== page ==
This study focuses on early-onset preeclampsia, which is often considered to be a distinct entity from late-onset preeclampsia. Early-onset preeclampsia has a stronger familial component  and greater association with metabolic and cardiovascular conditions [35, 36] compared to late-onset disease. Differential genetic associations in early-onset and late-onset disease have been demonstrated in previous work [5,37]. However, many of the prior genome association studies either do not distinguish between the conditions or are limited to late-onset preeclampsia. Our findings therefore add more merit to the understanding of the genetic predisposition of early-onset preeclampsia exclusively, but may not apply to late-onset disease. As the aim of this work was to explore cardiometabolic genetic associations with early-onset preeclampsia, we chose to compare these women to a normotensive group to maximize identification of these potential variants.
The majority of prior work on the genetic associations with early-onset preeclampsia have involved White populations . This study includes racial subgroups that have been relatively unstudied, including the Filipino and Pacific Islander populations that demonstrate an increased risk for gestational hypertension and preeclampsia [7,38]. Sun et al (2009) identified 72 genes with differential expression in six Chinese Han women with early-onset severe preeclampsia . We did not find genetic associations with the genes identified in that study, perhaps due to our racially and clinically different population.
Though this study was inclusive of all eligible women regardless of race, the cohort remained limited in its sample size and stratification by racial group could not be performed. Though the biorepository contained over 9000 specimens, we ultimately identified only 109 eligible women due to our strict inclusion criteria. Excluding multiple medical comorbidities was important to isolating genetic predispositions, but markedly limited our sample size. Inadequate DNA, likely due to suboptimal collection or poor DNA quality, further limited our cohort. While the exclusion of samples with inadequate DNA is a potential source of bias, overall women with inadequate maternal sample were similar to those who were ultimately included.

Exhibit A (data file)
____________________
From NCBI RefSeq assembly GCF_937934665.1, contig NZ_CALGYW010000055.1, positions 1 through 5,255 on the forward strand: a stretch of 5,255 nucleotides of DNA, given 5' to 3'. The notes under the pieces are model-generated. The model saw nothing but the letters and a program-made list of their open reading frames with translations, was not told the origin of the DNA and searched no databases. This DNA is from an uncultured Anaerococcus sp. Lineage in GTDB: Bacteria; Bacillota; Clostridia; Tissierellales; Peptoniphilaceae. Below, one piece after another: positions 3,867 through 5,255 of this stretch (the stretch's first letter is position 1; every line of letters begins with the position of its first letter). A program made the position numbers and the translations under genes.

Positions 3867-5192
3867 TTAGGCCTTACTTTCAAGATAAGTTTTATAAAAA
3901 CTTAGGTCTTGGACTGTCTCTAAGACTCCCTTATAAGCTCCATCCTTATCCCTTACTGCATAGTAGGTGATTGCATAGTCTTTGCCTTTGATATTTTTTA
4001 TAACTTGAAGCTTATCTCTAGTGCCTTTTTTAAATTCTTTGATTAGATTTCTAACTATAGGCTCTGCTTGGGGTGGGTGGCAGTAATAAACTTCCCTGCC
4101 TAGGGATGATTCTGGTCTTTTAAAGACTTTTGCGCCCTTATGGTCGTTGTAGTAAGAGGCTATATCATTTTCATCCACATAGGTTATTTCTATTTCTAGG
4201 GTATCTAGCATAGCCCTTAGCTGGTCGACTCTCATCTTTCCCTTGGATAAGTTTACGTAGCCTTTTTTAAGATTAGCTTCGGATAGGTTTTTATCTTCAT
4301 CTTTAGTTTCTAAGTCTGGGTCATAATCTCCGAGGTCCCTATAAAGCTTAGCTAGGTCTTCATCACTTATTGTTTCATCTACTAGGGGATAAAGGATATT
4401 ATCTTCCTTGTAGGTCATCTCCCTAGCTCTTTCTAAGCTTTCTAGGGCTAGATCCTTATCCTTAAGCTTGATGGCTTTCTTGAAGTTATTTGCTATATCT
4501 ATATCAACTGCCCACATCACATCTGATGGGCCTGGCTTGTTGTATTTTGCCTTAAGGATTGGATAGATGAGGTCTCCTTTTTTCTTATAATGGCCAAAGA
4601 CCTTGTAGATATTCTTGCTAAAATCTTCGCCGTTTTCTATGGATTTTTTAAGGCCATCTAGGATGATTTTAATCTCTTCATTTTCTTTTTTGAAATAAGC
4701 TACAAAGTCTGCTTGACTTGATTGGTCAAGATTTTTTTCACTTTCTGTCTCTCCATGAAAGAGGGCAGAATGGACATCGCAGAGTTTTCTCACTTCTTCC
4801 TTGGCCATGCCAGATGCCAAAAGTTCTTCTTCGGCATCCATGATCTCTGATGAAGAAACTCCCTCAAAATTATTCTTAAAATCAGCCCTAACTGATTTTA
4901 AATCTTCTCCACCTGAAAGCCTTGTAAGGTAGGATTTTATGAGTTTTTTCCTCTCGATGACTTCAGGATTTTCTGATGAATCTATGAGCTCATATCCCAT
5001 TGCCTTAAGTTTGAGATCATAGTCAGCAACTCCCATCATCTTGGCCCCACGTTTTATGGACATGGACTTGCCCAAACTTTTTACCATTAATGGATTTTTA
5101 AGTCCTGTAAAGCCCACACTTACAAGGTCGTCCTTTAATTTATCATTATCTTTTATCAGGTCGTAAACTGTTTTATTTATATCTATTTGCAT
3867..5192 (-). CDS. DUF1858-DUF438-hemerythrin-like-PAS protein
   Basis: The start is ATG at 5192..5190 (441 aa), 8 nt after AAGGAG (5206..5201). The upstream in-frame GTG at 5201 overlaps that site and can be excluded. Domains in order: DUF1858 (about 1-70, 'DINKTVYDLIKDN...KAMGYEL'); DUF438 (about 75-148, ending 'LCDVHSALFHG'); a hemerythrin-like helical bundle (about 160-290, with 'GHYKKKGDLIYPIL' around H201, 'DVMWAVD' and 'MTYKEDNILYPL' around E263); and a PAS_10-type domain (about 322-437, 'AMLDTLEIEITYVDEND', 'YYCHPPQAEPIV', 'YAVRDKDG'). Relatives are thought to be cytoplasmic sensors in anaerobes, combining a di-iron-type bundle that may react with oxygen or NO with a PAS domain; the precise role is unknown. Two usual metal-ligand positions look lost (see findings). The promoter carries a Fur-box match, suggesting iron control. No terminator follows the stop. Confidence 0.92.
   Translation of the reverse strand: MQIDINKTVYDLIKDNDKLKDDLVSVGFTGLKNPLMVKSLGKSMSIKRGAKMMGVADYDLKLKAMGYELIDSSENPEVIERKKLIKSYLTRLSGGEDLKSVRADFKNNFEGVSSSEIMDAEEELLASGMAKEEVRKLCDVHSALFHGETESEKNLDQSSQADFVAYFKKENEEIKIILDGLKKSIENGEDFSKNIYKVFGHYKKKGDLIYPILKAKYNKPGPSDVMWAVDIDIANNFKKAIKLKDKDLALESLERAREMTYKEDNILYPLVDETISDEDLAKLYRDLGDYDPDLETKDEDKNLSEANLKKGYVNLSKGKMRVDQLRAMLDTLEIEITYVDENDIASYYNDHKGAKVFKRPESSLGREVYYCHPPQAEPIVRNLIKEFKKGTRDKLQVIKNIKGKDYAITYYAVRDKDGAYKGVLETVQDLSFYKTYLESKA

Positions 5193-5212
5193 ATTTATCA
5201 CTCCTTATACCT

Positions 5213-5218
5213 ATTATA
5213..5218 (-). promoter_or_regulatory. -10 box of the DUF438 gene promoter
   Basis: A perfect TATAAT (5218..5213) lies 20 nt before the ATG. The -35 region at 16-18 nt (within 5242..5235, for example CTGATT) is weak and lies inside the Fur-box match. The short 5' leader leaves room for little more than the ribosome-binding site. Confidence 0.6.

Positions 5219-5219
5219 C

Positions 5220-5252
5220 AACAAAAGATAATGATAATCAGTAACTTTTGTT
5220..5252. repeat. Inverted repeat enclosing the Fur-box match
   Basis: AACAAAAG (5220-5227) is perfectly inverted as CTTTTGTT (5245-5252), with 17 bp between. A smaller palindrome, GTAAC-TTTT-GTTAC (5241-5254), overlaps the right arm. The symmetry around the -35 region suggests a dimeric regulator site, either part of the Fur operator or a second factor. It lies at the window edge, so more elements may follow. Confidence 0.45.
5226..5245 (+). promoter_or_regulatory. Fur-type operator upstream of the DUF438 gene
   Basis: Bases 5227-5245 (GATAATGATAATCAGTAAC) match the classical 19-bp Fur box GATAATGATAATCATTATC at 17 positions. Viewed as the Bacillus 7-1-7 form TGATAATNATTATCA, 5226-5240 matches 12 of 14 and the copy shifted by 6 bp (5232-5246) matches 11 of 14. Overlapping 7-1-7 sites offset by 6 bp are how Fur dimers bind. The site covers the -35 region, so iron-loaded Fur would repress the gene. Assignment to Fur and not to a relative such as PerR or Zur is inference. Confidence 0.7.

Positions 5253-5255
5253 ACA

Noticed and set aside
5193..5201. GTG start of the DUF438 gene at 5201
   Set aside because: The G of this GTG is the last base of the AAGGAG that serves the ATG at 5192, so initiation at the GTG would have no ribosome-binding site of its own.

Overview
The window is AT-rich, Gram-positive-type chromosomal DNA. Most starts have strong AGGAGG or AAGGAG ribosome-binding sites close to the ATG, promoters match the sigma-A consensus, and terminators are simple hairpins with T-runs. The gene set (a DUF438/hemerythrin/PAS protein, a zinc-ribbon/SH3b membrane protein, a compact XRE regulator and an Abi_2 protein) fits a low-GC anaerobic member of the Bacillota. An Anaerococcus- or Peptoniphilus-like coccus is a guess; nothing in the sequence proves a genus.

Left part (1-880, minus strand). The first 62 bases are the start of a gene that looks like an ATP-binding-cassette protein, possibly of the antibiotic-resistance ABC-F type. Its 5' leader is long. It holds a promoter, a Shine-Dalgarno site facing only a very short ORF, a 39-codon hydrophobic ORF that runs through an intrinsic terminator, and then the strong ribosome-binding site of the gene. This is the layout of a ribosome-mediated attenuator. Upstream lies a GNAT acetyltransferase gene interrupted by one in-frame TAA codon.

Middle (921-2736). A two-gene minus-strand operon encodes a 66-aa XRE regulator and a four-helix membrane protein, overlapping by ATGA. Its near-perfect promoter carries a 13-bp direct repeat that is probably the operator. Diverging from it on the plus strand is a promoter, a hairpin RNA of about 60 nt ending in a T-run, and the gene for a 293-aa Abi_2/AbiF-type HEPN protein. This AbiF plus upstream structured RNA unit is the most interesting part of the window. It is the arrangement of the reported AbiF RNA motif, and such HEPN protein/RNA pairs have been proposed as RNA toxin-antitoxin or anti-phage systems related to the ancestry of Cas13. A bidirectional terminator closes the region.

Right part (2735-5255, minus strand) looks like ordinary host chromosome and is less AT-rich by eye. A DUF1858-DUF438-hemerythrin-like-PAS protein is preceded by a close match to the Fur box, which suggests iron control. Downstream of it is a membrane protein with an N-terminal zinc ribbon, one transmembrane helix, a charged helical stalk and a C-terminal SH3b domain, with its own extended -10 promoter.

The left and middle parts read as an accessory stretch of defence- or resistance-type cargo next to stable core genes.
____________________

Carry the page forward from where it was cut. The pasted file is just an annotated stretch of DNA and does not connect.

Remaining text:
In addition to racial heterogeneity, the racial composition of the case and control groups, while statistically the same, were not identical, with this difference potentially influencing our findings. Further study of larger, racially homogeneous groups are needed to confirm our findings. This work, however, provides possible directions for further research in this area and a primer for future related studies, especially candidate gene analysis. In addition, the implications of looking at gene pathway networks provides a more comprehensive understanding of the interaction between groups of genes and the underlying cellular processes associated with preeclampsia and cardiovascular disease. Finally, shifting definitions of preeclampsia can potentially introduce heterogeneity into cohorts studying this condition. However, in the time frame in which our samples were collected there were no major changes in recommendations regarding the diagnosis and management of preeclampsia.
Preeclampsia provides an opportunity for earlier recognition of a woman’s future cardiovascular health risk, yet this risk factor is often underappreciated. Future work may explore the relationships between preeclampsia, the genetic associations suggested by our results, and the development of clinical cardiovascular disease. Ultimately, the goal will be earlier recognition and improved preventative health care for women at increased risk for cardiovascular disease.
Our findings suggest multiple cardiovascular-related genes and gene regulatory networks are associated with early-onset preeclampsia. This study builds upon the knowledge of the genetic contribution to early-onset preeclampsia and its relationship to cardiovascular disease in a relatively unstudied population. Such information may contribute to the understanding of the pathophysiology of preeclampsia as well as the development of pharmacogenomic treatments.
S1 Appendix. Quality control and data analysis.
S2 Appendix. Complete list of genes associated with early-onset preeclampsia.
Genotyping was performed at the University of Hawaii Cancer Center Genomics Shared Resource.